What do effective managerial leaders really do? Using qualitative methodological pluralism and analytical triangulation to explore everyday ‘managerial effectiveness’ and ‘managerial coaching effectiveness.
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AbstractThe present study analyses the qualitative research methodologies used for several 'emic' case-study explorations of managerial behaviours that we have carried out independently within various UK and US public, corporate/private and voluntary sector organisations. These results have subsequently been used for a collaborative cross-cultural 'etic' study. The aim of each 'emic' study was to identify either the criteria and/or behavioural indicators/categories of 'managerial and leadership effectiveness', or of 'managerial coaching effectiveness'. The aim of our collaborative cross-cultural 'etic' study was to search for evidence of commonalities and relative generalisations between the findings of our respective 'emic' studies and, if possible, synthesise a 'unified perspective' from the 'multiple realities' identified. The main conclusion of the present article is that research designs embracing 'qualitative methodological pluralism' and 'rigorous analytical triangulation' can result in meaningful generalised findings, and these can lead to the production of 'general knowledge' and 'management theory'.
CitationInternational Journal of Management Concepts and Philosophy, 2(3): 255-276
PublisherInderscience Enterprises Limited
JournalInternational Journal of Management Concepts and Philosophy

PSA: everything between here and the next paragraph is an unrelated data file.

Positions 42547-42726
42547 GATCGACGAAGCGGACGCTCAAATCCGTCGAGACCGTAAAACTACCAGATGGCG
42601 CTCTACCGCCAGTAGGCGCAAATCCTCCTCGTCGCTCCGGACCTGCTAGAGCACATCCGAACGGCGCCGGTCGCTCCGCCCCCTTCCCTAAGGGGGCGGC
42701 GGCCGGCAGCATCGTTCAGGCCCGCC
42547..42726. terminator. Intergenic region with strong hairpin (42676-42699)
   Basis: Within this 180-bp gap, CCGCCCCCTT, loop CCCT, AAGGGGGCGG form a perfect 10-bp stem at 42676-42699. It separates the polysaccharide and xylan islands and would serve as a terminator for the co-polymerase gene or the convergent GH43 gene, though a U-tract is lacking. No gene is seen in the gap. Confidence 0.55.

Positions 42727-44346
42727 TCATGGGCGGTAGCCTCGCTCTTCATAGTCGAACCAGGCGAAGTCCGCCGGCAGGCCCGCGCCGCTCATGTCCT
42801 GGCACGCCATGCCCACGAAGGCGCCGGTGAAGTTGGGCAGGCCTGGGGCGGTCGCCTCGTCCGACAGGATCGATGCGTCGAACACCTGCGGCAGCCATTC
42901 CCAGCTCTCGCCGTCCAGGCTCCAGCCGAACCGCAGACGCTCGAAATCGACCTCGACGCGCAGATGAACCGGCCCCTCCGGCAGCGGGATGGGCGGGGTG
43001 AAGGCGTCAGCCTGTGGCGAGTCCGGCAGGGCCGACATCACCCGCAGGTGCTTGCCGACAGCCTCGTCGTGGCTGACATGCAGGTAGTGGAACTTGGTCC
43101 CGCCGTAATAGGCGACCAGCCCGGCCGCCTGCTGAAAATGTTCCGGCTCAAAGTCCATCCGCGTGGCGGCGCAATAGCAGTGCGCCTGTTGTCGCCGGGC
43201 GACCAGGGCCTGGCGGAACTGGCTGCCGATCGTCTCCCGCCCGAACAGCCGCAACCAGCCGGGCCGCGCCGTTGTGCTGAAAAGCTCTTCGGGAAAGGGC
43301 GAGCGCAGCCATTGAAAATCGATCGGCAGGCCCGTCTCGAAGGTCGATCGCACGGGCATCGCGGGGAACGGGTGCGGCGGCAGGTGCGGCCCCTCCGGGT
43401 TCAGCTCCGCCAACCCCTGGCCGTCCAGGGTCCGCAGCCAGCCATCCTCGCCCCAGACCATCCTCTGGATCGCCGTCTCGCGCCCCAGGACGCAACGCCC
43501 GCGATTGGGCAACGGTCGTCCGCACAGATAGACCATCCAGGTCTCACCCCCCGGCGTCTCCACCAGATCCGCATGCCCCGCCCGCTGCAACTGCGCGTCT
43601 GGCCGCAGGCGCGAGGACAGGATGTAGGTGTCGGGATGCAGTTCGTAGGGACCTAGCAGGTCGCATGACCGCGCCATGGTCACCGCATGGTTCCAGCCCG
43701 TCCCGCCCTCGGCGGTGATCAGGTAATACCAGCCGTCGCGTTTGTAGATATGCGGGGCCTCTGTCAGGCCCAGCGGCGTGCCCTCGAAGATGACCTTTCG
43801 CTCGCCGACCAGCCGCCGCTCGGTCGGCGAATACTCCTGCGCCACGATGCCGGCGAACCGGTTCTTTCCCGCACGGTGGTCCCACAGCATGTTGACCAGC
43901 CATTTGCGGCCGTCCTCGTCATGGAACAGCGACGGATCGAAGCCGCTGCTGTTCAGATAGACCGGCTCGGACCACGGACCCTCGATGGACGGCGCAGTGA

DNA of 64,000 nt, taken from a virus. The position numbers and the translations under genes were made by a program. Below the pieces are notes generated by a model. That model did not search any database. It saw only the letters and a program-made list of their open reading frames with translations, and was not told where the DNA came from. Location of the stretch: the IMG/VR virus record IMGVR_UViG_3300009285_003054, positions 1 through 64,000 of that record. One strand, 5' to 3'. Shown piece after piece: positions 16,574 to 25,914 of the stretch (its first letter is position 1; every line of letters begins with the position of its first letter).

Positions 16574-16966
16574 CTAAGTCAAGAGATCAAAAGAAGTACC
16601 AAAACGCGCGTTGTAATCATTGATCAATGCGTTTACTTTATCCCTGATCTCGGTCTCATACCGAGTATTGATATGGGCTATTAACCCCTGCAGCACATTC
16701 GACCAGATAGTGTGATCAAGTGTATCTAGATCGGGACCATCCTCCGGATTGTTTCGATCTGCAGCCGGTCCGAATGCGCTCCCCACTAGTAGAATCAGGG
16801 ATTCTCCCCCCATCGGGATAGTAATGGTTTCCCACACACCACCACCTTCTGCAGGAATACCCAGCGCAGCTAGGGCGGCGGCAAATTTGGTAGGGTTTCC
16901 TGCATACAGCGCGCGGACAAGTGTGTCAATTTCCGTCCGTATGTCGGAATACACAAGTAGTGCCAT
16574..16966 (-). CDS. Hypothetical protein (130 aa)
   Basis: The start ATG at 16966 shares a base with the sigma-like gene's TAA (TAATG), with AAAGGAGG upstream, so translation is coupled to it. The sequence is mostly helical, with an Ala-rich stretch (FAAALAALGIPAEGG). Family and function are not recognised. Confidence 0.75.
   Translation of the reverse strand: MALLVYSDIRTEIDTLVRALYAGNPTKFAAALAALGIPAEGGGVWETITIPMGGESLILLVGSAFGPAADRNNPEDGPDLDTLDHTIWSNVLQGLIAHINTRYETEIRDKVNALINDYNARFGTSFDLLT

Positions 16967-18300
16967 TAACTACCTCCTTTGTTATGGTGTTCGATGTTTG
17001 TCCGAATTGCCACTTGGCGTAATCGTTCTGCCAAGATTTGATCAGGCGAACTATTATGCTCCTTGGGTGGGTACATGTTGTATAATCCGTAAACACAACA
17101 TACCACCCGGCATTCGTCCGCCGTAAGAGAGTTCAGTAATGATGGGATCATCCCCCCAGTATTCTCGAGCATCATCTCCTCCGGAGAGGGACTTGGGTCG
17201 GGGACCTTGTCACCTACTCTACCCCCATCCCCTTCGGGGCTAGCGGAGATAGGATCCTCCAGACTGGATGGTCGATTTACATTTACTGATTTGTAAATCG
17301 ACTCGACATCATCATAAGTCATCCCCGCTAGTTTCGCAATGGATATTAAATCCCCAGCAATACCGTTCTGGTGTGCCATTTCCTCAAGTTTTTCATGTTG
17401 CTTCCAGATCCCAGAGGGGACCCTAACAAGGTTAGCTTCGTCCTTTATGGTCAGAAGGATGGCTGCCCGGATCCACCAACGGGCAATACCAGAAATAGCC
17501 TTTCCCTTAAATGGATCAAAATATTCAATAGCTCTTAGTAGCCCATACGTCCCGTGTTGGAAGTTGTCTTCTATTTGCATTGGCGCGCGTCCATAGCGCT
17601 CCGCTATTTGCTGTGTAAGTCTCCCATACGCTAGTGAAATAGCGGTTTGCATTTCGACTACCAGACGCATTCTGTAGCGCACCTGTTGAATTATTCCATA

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Toward an emergent Asian behavioural model of perceived managerial and leadership effectiveness: a cross-nation comparative analysis of effective and ineffective managerial behaviour of private sector managers in India and South KoreaHamlin, Robert G.; Patel, Taran (Taylor & Francis, 2020-01-28)This Type 4 (emic-and-etic) indigenous cross-case/cross-nation comparative study compares the results of two Type 3 (emic-as-emic) indigenous replication studies of effective and ineffective managerial behaviour carried out within private companies in India and South Korea respectively. The method used was ‘realist qualitative content analysis’ involving inductive open and axial coding. Of the Indian findings 100% were found to be convergent in meaning with 94.43% of the equivalent South Korean findings. This has led to the identification of a two-factor emergent Asian behavioural model of perceived managerial and leadership effectiveness comprised of 16 positive (effective) and 6 negative (ineffective) generic behavioural criteria. These criteria could be used in both countries to critically review and improve extant, or develop new, competency-based management/leadership development programmes. The research findings lend no support to claims that national culture has a major impact on managerial and leadership practices, styles, and effectiveness.
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